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rules for mult, exp, tetr of tetrations
This has probably been addressed already, but...

we have the rules for exponentiation like

e^x*e^y = e^(x+y) and
(e^x)^y = e^(x*y) and
(e^x)^(e^y) = e^(xe^y)

so for tetration we might expect

(where ^xe means e tetrated to x) (and * means multiplication)

^xe*^ye = ^(x*y)e
^y(^xe) = ^(x^y)e
^(^ye)(^xe) = ^(x^(^ye))e


e tetrated to x times y tetrated to e = (x times y) tetrated to e

(e tetrated to x) tetrated to y = e tetrated to (x to the y)

(e tetrated to x) tetrated to (e tetrated to y) = e tetrated to (x to the (e tetrated to y))

does this sound reasonable?
Well, you write:
e#x*e#y , which means (e#x)*(e#y) and you are right because bracketing is not necessary, due to the (hyper)operation's prìorities, and then if you mean (which is not exactly what you wrote):

e#x*e#y = e#(x*y) as a clone of e^x*e^y = e^(x+y) unfortunately, it's wrong
(e#x)#y = e#(x^y) as a clone of (e^x)^y = e^(x*y) it is also wrong
(e#x)#((x^e)#y) as a clone of (e^x)^(e^y) = e^((x*e)^y)) ... idem .... !!

No luck! This is the question. The problem is much more complicated. The hyper-exponents of tetration don't follow the same or similar rules of the lower rank (hyper)-operations.

No problem, we shall overcome!

Indeed, the only law of tetration is:

which is also the definition of tetration, so it is more a matter of where this definition leads, and it has been found that it leads to a contradiction when your equations are also assumed. So we must conclude that those equations do not hold for tetration.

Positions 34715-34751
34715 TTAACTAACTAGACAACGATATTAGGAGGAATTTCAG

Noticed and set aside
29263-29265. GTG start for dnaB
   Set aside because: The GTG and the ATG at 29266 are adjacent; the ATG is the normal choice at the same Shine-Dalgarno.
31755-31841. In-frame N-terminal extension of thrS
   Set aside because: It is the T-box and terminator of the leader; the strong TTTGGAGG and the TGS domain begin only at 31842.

Andrew Robbins
GFR Wrote:e#x*e#y = e#(x*y) as a clone of e^x*e^y = e^(x+y) unfortunately, it's wrong
(e#x)#y = e#(x^y) as a clone of (e^x)^y = e^(x*y) it is also wrong
(e#x)#((x^e)#y) as a clone of (e^x)^(e^y) = e^((x*e)^y)) ... idem .... !!

No luck!

As this board is open to any kind of higher (or super-, or hyper-) operations, why always assume the standard right-bracketed 4th operation. Lets see what we can make of the rules:

1. e#x*e#y = e#(x*y) as a clone of e^x*e^y = e^(x+y)
Here it is well known that any continuous solution of the functional equation
must be of the form or . The proof goes like this:
First we see by substituting that either or .
Then for show by induction that for natural . Then extend this law to integers by and rational numbers by . So that we have for any fraction and by continuity this is even valid for each real number .

Then every positive real number can be expressed as and hence .

So this law nearly defines e#x to be a power (as the law plus continuity forces , proof left to the reader.) and is surely of no use for defining hyper operations.

2. (e#x)#y = e#(x^y) as a clone of (e^x)^y = e^(x*y)
This seems to me being a wrong generalization, as the multiplicative law is also valid one step lower:
. So we rather would demand that for all higher operations (e#x)#y=e#(x*y).

And this even possible, with the balanced tetration: We first define
a#n for n being a power of 2 by
a#(2^(n+1))=(a#(2^n)) ^ (a#(2^n))

For example a#2=a^a and a#4=(a^a)^(a^a)=a^(a*a^a)

And this can be easily handled by regular frational iterations. Let then a#(2^n)=. The function is analytic, has a fixed point at 1, so it is possible to compute the unique regular iteration at this fixed point and then to define:

Smile So it is possible to (even uniquely) define a tetration based on the above multiplicative law.

3. (e#x)#((x^e)#y) as a clone of (e^x)^(e^y) = e^((x*e)^y))
seems to ugly for me *gg*

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